It’s impossible to overstate Eric von Schmidt’s prominence in the Cambridge folk scene during the late ‘50s and ‘60s or the scope of his influence on other folk musicians across New England and beyond. An accomplished illustrator and painter in addition to being a singer, songwriter, guitarist and banjo player, von Schmidt was widely respected as the area’s leading country-blues specialist and in the liner notes to von Schmidt’s 1969 album Who Knocked the Brains Out of the Sky, Bob Dylan wrote that he “could sing the bird off a wire and the rubber off a tire.”
Born in Bridgeport, Connecticut, in 1931, von Schmidt began drawing and painting as a young boy, inspired by his father, an illustrator for the Saturday Evening Post. He said he was inspired to learn guitar after hearing Leadbelly’s rendition of “Good Night, Irene” on the radio at age 13, and while in high school he went to New York City frequently to watch folk artists playing in small clubs and coffeeshops. During those years, he befriended Greenwich Village folk icon Ramblin’ Jack Elliot, who helped land the 16-year old von Schmidt his radio debut, where he played “Pretty Polly” on banjo.
After graduating high school, von Schmidt spent two years in the Army stationed in Washington DC, where he passed countless hours at the Library of Congress researching traditional songs in the archives of the Folklore Department, often modernizing them in his own renditions. In 1957, he moved to Cambridge, where he lived across the street from Tulla’s Coffee Grinder, a coffeehouse that was the center of the city’s burgeoning folk movement. In 1958, the local scene gained tremendous momentum after Joan Baez made her Cambridge debut, with new venues like Club 47 in Harvard Square and the Unicorn Coffee House on Boylston Street opening and folk singers like Tom Rush, Geoff Muldaur, Jim Kweskin and Ramblin’ Jack playing regularly in the area.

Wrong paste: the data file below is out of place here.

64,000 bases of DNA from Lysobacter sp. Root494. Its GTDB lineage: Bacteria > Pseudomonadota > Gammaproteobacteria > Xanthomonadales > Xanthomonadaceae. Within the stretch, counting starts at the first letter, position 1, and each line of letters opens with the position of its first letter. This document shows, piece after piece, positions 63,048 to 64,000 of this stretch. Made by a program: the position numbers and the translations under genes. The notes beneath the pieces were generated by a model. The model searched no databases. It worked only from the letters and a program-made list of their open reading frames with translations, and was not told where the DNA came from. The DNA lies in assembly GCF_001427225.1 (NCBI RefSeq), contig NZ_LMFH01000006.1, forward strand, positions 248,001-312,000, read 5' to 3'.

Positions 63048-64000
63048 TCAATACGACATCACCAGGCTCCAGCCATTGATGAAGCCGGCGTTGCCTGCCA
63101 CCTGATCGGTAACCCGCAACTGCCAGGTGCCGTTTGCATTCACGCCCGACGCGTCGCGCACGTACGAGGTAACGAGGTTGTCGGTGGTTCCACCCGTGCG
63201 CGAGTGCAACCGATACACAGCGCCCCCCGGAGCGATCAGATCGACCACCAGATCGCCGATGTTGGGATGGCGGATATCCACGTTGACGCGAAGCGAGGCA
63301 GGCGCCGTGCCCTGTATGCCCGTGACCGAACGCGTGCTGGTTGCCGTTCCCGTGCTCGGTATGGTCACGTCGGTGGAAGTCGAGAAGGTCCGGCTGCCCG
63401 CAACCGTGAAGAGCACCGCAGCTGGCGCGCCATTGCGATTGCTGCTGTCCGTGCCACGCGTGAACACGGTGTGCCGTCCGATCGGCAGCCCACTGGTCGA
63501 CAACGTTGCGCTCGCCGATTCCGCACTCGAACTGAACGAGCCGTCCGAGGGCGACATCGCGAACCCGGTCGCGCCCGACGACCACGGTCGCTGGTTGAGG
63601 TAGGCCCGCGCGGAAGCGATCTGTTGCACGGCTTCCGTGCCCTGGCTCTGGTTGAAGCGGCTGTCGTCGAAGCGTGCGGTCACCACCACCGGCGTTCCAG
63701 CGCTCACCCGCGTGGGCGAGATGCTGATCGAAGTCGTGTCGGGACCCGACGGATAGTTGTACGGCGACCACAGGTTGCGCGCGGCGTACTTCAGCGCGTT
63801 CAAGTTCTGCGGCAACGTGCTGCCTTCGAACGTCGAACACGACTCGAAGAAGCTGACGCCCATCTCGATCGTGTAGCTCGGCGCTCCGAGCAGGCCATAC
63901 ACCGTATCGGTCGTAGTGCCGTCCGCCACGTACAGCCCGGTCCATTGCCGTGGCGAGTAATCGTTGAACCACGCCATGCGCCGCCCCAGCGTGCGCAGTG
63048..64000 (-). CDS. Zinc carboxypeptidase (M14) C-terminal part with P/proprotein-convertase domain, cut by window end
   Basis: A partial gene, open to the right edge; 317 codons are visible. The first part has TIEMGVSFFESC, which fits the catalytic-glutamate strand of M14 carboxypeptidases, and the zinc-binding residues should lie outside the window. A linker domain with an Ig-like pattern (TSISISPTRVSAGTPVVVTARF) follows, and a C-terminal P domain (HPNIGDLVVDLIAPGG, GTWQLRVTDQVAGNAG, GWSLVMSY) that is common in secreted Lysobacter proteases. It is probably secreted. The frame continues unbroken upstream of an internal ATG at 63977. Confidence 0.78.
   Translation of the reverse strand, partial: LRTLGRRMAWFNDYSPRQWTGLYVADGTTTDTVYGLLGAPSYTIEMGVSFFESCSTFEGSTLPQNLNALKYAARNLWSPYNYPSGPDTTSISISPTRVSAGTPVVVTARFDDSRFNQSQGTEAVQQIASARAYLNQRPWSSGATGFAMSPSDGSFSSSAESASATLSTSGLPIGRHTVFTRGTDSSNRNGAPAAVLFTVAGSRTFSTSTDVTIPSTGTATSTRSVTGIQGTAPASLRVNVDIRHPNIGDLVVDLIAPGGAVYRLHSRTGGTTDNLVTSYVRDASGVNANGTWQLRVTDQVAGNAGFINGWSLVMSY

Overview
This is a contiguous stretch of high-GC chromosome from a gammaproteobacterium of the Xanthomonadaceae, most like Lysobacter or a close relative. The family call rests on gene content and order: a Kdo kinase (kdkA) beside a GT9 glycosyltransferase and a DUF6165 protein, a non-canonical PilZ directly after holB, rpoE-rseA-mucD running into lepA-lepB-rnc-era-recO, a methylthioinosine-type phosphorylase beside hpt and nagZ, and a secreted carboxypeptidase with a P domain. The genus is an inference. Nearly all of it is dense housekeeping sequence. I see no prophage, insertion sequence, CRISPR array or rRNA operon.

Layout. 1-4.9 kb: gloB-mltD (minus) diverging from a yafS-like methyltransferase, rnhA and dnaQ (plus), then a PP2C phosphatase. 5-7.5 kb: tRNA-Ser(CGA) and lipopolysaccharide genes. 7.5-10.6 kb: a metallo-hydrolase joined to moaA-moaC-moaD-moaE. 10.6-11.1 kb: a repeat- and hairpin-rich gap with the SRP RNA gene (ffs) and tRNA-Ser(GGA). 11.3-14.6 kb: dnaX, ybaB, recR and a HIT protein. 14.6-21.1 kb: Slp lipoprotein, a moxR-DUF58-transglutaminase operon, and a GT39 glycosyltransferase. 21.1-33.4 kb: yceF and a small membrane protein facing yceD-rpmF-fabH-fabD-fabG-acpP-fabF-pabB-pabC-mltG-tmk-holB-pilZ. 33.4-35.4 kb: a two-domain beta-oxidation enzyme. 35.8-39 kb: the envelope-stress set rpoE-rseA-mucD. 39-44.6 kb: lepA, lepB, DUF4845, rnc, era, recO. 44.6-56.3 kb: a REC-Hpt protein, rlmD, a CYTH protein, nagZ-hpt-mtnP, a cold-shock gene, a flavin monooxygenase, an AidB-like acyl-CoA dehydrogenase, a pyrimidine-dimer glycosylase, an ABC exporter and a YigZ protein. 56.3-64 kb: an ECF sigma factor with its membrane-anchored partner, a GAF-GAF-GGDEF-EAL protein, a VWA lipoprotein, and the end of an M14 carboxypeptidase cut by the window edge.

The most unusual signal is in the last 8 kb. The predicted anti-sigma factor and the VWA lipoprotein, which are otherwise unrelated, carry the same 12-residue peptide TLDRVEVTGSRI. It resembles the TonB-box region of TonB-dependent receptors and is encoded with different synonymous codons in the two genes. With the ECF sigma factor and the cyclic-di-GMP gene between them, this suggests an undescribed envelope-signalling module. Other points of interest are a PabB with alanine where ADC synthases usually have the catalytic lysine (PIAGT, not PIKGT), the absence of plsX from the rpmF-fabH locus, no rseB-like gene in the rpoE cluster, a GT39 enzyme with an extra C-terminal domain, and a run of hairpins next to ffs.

In 1962, von Schmidt released his debut album, Von Schmidt, followed by four more in the ‘60s, two in the ‘70s, one in the ‘90s and his last, Living on the Trail, in 2002. During most of the ‘80s and early ‘90s, he focused on painting and drawing and his illustrations were featured on multiple album covers and displayed in several galleries. In 1997, von Schmidt won a Grammy for Best Album Notes for the Anthology of American Folk Music.
A walking encyclopedia of traditional-folk music, von Schmidt was famous for his uniquely updated renditions of standards and for taking great care to highlight the regional origins of those songs and the actual writer(s). The glaring irony is that von Schmidt did not actually write the song for which he’s still most often credited, “Baby, Let Me Follow You Down,” a staple of Dylan’s catalogue for years. In fact – as von Schmidt was quick to point out whenever he was credited for writing the song – he had adapted it from a song by blues guitarist Blind Boy Fuller and had credited blues/gospel singer Reverend Gary Davis as the author of “three quarters of it.” In 1979, when von Schmidt co-authored a book on the Cambridge folk scene with Americana-music producer and Boston native Jim Rooney, its title, Baby, Let Me Follow You Down: The Illustrated Story of the Cambridge Folk Years, was something of an inside joke.
On February 2, 2007, von Schmidt died at age 75. As The Boston Globe wrote in his obituary, “Harvard Square was a center of the rebirth of folk music in America in the late 1950s and 1960s. And Eric von Schmidt was its raffish, raspy, bearded midwife.”
(by D.S. Monahan)